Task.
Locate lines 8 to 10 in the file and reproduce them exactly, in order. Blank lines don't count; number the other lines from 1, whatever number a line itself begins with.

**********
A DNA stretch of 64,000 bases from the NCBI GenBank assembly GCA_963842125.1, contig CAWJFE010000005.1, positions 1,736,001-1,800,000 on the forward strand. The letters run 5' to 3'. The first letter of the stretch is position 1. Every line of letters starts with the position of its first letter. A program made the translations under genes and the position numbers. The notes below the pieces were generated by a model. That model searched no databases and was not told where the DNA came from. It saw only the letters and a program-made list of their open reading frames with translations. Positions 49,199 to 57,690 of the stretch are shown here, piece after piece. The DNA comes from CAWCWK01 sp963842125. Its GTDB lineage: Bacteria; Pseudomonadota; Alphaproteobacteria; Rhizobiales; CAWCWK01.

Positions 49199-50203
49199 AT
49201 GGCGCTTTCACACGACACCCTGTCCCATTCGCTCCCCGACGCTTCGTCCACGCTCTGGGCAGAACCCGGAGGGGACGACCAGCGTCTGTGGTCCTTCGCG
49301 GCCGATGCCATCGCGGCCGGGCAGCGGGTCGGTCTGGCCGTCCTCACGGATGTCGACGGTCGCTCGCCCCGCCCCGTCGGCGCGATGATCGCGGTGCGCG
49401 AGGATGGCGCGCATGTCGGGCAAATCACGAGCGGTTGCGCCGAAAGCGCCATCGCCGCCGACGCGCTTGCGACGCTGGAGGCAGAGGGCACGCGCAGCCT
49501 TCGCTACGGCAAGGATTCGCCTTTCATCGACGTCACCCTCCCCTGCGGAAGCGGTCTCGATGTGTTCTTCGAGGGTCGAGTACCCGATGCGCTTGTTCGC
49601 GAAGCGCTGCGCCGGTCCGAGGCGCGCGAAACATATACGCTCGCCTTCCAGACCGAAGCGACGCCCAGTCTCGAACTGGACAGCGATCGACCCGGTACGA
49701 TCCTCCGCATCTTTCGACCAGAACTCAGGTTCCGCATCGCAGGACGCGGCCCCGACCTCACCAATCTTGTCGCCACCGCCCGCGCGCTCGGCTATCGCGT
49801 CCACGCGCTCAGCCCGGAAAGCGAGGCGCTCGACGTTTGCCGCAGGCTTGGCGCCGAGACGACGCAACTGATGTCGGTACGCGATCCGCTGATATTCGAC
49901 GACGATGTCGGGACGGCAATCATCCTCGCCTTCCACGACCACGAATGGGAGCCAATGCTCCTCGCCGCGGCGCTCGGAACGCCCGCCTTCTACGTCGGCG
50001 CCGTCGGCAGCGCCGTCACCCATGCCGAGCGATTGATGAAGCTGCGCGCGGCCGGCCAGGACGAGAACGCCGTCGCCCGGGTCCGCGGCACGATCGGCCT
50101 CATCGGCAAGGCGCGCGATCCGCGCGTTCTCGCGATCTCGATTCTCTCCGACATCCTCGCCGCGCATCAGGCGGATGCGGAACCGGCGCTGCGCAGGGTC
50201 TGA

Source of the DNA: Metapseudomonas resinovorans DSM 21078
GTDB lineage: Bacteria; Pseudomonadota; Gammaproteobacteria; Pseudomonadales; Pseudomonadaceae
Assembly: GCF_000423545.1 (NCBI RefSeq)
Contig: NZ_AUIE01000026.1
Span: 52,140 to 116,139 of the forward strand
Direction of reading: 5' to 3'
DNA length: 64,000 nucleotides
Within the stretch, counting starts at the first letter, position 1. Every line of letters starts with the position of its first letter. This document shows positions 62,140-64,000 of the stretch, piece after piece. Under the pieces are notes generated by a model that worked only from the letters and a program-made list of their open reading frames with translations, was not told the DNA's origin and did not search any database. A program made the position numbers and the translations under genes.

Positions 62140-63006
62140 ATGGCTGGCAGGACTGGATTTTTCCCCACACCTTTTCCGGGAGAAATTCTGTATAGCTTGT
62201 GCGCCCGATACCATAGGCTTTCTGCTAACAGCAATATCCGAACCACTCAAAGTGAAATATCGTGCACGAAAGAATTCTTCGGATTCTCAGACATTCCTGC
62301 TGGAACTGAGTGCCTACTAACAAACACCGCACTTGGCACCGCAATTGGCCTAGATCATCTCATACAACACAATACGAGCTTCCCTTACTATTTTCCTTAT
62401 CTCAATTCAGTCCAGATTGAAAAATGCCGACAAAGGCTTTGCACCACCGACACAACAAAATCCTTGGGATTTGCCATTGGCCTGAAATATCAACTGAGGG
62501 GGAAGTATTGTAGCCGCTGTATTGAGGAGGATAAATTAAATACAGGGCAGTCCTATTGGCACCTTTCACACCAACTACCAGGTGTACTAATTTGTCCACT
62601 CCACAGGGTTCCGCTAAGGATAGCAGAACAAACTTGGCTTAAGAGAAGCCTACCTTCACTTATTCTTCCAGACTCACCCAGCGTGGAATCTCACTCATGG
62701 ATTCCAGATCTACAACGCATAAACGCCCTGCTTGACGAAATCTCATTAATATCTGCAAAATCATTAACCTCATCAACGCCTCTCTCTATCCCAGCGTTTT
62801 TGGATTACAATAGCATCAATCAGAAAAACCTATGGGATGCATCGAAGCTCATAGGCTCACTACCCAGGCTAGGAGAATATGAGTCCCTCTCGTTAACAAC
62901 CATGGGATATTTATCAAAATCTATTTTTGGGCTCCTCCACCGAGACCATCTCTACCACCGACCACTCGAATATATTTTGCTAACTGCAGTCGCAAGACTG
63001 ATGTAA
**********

49601 GAAGCGCTGCGCCGGTCCGAGGCGCGCGAAACATATACGCTCGCCTTCCAGACCGAAGCGACGCCCAGTCTCGAACTGGACAGCGATCGACCCGGTACGA
49701 TCCTCCGCATCTTTCGACCAGAACTCAGGTTCCGCATCGCAGGACGCGGCCCCGACCTCACCAATCTTGTCGCCACCGCCCGCGCGCTCGGCTATCGCGT
49801 CCACGCGCTCAGCCCGGAAAGCGAGGCGCTCGACGTTTGCCGCAGGCTTGGCGCCGAGACGACGCAACTGATGTCGGTACGCGATCCGCTGATATTCGAC